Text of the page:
Like many members of my generation I used to be an enthusiastic Radio Caroline fan. Back in the sixties, this station used to broadcast pop music from a ship moored off the Isle of Man. Amongst the DJs working on board was a Canadian called David “Kid” Jensen, who later became closely involved in karting by presenting Champions of the Future for Sky TV and also overseeing his son Viktor’s racing. Occasionally David and several other DJs would land in Workington not far from my home. On such occasions, they actually risked being arrested by the police. This was because Radio Caroline had been set up as a “Pirate” station broadcasting illegally without the required licence. So long as they remained outside the three mile limit, the authorities were powerless to apprehend them but it was a different matter once they’d come ashore.
Piracy was popular in those days. Before their lead singer was killed in a motoring accident, Johnny Kidd & the Pirates had two big sixties hits with “Shakin’ All Over” and “I’ll Never Get Over You”. In an act that Harold Wilson described as blatant piracy, Ian Smith declared UDI for Rhodesia in 1966. Also that year, Jim Laker formed a pirate airline called Skytrain which offered cheap flights for holidaymakers. Eleven years later, Kerry Packer announced his pirate cricket series. Four decades ago at Rowrah, I remember there was much talk of hiring the circuit out to a group of individuals who intended staging pirate karting events there. These plans collapsed when the RAC threatened not only to withdraw the circuit’s licence but also those of any drivers who took part in such nefarious activities.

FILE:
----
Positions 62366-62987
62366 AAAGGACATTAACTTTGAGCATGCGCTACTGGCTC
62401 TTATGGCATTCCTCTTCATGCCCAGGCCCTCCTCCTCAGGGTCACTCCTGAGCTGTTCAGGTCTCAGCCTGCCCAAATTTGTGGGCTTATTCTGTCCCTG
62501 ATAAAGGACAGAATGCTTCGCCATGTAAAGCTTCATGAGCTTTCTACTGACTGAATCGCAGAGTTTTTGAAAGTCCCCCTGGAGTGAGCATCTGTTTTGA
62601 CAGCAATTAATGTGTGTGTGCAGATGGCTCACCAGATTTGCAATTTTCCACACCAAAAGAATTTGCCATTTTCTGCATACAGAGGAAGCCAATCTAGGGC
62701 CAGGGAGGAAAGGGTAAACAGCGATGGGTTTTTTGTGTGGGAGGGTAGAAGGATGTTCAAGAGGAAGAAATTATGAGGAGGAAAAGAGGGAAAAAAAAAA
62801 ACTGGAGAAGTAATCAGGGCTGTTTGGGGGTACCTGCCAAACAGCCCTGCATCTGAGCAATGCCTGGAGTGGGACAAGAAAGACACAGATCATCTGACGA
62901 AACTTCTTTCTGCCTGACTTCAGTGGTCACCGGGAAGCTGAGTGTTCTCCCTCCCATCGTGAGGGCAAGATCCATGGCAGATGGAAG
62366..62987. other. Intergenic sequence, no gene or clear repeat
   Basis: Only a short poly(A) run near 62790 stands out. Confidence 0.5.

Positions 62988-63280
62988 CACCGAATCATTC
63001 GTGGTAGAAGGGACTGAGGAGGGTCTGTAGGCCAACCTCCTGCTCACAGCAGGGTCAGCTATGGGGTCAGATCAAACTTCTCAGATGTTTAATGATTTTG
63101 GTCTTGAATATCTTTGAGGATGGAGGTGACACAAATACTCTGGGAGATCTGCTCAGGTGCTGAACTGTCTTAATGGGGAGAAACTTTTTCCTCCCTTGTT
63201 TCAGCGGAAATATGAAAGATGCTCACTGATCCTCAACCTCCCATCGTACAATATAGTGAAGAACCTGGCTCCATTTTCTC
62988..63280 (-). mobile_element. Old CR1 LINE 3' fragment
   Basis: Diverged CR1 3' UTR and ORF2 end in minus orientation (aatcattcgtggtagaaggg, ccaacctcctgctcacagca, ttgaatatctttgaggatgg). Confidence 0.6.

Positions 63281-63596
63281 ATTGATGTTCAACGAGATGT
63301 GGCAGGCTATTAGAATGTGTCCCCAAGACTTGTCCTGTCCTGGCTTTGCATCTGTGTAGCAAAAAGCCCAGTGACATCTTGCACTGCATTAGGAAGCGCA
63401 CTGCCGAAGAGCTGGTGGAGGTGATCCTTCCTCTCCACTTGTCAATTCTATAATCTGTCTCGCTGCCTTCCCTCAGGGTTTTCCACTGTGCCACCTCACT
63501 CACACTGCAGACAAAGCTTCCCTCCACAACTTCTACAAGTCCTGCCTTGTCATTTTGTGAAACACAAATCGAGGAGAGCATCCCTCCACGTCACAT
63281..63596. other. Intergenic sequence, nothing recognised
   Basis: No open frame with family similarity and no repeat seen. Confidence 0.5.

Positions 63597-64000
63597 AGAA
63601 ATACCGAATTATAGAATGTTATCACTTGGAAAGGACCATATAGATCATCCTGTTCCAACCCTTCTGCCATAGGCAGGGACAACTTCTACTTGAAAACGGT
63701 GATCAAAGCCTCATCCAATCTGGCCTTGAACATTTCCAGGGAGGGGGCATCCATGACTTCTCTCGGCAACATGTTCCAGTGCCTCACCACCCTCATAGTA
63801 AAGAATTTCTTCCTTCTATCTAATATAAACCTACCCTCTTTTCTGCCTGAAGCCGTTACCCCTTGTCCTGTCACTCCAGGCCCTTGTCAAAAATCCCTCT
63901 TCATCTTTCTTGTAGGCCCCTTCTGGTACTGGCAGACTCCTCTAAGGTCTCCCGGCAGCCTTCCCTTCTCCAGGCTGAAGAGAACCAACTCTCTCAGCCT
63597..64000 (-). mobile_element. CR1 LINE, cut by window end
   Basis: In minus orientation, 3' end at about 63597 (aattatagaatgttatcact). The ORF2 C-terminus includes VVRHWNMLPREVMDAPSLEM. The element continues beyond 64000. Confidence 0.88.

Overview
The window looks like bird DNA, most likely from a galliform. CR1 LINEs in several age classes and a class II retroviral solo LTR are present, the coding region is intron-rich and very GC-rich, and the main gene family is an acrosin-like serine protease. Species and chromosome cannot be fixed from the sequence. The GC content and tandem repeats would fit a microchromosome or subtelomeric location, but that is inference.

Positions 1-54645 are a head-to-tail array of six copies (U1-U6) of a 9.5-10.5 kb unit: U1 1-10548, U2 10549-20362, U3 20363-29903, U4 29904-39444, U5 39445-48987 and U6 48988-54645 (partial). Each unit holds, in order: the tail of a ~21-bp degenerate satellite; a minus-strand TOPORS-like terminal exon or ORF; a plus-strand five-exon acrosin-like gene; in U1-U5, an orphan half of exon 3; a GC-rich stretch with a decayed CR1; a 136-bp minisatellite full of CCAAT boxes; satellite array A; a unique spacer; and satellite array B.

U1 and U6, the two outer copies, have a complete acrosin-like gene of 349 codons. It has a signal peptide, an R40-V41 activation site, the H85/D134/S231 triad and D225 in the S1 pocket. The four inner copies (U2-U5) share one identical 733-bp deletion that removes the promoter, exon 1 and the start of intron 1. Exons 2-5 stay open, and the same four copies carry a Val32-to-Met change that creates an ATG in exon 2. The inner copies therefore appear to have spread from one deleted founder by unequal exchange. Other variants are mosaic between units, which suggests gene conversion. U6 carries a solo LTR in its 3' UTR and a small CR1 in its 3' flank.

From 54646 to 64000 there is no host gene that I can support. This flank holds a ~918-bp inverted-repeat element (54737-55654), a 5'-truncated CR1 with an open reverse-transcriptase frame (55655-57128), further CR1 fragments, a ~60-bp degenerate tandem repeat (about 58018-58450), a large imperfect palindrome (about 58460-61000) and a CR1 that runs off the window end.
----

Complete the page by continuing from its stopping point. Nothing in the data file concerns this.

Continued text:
Today, of course, non MSA meetings are common occurrences and they usually attract large numbers of competitors. Free of any interference from karting’s governing bodies, these meetings can offer cheap racing without the hassle that normally accompanies officially sanctioned events. So far, however, the MSA’s autonomy over mainstream karting hasn’t really been threatened. 2007 could be the year when this state of affairs begins to alter. According to official figures, the number of MSA licence holders has fallen by 3%, although informed sources claim that the real reduction is actually closer to 11%. Many clubs report that entries are dropping at a more alarming rate than these figures suggest and so one or two embers are starting to glow in the fires of discontent right now.
Next year, the Motors TV Ultimate Karting Challenge is going nationwide but hasn’t, as yet, been granted an MSA permit. Both the MSA and ABkC believe that we have too many championships in existence already and they are concerned that this one will detract from S1 and Stars of Tomorrow. However, the organisers maintain that, if need be, they’ll run this competition as a series of non MSA events. Held exclusively at Wigan this year, the Ultimate Challenge has adopted a unique system of starting competitors in reverse order to their championship standings. It’s provided very good entertainment and has been extremely popular with the drivers themselves. With or without MSA backing it will be a high profile competition in 2007 and could well act as a catalyst for many clubs to run break away meetings of their own. Whilst understanding and even sympathising with their reasoning, I think that our governing bodies might be playing with fire on this occasion.